The difference between the problem as seen by the majority and the problem as I see it may be illustrated by contrasting United States v. Powell, 498 F.2d 890, 891 (9th Cir. 1974), with United States v. Macklin, 523 F.2d 193 (2d Cir. 1975).
Powell was indicted in the Southern District of California for transporting illegal aliens in violation of 8 U.S.C. § 1324(a)(2). The Sixth Amendment and Criminal Rule 18 require that prosecution of an offense be in the district where the offense was committed. No objection to venue was raised by Powell until after the jury's verdict of guilty. Then on appeal he urged that venue in the Southern District of California had not been established, pointing out that his vehicle had been stopped and the illegal aliens discovered in the Central District of California. This Court affirmed the conviction, stating, among other things: "We note at the outset that venue, since it may be waived, is not an essential fact constituting the offense charged." (498 F.2d at 891.) I agree entirely with the statement and with the decision. The point of significance in Powell for our purpose is that a valid indictment against Powell was returned in, and at all relevant times was pending in, the District Court for the Southern District of California.
Macklin was indicted in the Eastern District of New York for numerous false federally insured mortgage applications (18 U.S.C. § 1010). As part of a plea bargain, Macklin entered a plea of guilty to two counts. Thereafter, it was determined that the term of the grand jury which returned the indictment had been improperly extended and that Macklin had been indicted by the grand jury after its term had expired. Macklin then moved to withdraw his guilty plea and to dismiss the indictment. The motions were granted. The Government appealed. The order was affirmed. The Second Circuit first recognized that it was "surely anomalous that a man who has admitted his guilt should be permitted to challenge the indictment to which he has pleaded guilty" (523 F.2d at 195). The result was required, however, because the indictment was a "nullity" and "that the indictment is a nullity necessarily implies that the court was without jurisdiction to hear the case" (523 F.2d at 196). The Second Circuit concluded (523 F.2d at 196): "The absence of an indictment is a jurisdictional defect which deprives the court of its power to act. Such a jurisdictional defect cannot be waived by a defendant, even by a plea of guilty". The point of significance in Macklin for our purpose is that no valid indictment of Macklin was at any time pending in the Eastern District of New York and the District Court was thereby deprived of its power to act.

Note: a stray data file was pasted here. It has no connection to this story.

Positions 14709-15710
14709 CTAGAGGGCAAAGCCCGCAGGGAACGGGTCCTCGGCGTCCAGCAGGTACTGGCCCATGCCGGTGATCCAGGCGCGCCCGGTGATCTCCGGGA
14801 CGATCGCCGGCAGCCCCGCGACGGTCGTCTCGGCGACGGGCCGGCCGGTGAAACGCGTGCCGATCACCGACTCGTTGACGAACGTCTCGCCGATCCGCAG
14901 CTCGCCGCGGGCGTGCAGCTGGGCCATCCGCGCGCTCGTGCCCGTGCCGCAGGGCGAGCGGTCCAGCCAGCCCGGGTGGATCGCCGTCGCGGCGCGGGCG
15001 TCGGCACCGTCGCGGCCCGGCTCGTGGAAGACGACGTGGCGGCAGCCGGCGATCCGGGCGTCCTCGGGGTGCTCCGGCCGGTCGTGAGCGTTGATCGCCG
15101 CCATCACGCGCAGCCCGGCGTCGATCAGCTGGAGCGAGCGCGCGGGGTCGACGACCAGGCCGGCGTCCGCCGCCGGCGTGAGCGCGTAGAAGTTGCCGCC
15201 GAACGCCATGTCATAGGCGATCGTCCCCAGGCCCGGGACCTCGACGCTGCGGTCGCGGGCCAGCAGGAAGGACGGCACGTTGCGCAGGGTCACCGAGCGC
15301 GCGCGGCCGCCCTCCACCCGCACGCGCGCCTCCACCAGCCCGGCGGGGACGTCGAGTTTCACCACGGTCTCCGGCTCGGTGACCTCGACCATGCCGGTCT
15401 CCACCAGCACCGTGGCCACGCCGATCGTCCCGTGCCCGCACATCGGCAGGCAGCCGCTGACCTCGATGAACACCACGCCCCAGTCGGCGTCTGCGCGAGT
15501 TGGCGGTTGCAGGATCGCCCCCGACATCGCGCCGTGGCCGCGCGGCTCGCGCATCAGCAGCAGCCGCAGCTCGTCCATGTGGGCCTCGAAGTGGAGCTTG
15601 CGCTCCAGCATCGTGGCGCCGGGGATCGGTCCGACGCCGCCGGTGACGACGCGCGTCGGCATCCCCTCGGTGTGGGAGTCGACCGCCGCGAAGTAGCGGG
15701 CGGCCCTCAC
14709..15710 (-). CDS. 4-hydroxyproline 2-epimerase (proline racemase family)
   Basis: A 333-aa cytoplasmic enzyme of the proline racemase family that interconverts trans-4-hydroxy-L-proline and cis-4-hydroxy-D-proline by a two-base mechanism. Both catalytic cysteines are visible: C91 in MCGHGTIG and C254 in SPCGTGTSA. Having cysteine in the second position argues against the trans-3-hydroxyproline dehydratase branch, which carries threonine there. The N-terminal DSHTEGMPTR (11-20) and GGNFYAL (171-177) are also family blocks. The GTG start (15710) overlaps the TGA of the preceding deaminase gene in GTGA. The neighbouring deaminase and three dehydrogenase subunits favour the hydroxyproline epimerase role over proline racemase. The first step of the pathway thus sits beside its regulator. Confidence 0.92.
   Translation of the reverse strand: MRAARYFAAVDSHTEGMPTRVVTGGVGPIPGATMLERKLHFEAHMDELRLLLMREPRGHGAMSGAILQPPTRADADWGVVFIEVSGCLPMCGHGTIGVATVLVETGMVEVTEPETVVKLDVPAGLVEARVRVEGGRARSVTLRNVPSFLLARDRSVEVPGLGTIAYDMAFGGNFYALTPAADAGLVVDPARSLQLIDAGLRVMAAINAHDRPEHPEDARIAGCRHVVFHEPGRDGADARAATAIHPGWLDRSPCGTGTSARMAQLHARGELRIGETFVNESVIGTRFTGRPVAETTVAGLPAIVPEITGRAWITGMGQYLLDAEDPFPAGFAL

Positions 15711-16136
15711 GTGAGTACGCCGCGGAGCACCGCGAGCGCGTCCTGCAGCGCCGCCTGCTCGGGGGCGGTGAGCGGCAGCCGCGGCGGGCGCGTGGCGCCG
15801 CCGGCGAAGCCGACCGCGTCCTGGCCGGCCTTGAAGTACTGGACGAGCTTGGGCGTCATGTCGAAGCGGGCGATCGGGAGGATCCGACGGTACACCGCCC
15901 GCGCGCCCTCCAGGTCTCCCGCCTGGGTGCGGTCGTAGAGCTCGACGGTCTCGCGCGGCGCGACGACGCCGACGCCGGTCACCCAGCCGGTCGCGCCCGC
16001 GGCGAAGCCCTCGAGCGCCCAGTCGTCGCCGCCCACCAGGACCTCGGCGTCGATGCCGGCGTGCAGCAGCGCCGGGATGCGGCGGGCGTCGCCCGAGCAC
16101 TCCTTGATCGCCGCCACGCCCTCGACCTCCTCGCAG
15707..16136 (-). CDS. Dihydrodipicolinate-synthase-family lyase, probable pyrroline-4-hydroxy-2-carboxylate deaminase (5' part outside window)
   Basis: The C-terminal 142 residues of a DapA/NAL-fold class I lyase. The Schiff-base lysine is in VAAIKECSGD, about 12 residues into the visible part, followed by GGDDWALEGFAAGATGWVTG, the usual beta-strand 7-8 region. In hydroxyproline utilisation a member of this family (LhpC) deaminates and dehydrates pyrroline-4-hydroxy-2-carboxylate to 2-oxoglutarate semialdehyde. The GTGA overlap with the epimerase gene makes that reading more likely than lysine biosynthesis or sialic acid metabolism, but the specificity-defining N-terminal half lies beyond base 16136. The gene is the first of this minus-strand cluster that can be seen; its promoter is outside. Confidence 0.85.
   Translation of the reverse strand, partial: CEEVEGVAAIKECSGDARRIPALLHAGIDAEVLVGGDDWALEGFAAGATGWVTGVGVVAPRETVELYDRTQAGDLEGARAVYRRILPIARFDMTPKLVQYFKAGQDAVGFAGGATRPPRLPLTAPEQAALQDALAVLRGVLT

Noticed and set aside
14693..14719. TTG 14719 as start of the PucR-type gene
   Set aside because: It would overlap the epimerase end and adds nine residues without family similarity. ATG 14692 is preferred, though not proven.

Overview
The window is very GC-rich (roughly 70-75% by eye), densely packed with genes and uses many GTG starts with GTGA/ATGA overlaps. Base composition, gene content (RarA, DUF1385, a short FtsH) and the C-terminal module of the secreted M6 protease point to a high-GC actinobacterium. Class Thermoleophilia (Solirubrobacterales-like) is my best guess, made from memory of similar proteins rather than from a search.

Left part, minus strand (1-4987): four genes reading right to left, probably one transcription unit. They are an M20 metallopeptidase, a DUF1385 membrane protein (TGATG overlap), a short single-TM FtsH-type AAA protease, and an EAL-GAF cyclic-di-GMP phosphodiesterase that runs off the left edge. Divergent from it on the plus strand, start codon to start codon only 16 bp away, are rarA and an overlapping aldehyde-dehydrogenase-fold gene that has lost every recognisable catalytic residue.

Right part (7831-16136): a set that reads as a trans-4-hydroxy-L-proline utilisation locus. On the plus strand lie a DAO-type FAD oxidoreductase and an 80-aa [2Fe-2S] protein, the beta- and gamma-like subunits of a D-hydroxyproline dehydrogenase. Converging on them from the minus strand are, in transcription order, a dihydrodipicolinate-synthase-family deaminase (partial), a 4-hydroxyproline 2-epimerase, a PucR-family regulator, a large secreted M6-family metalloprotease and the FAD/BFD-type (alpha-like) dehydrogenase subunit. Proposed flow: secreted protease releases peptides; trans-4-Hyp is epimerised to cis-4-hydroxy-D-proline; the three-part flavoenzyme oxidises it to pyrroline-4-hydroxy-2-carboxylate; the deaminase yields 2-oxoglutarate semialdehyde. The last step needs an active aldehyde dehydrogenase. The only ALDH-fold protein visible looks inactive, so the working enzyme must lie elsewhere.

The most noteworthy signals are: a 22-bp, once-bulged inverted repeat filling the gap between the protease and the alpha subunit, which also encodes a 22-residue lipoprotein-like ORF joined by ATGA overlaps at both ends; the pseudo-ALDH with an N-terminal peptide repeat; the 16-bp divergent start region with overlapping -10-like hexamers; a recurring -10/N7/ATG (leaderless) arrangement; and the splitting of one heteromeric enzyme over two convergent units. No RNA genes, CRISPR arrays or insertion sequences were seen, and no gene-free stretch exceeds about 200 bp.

At the time of sentence and judgment in the case at bar, no proceeding was pending in the District of Arizona against the defendants and thus there was no proceeding in that Court in which the defendants could waive any of their rights, venue or otherwise. There was nothing over which the District Court for the District of Arizona could exercise the jurisdiction admittedly conferred by Congress on all District Courts.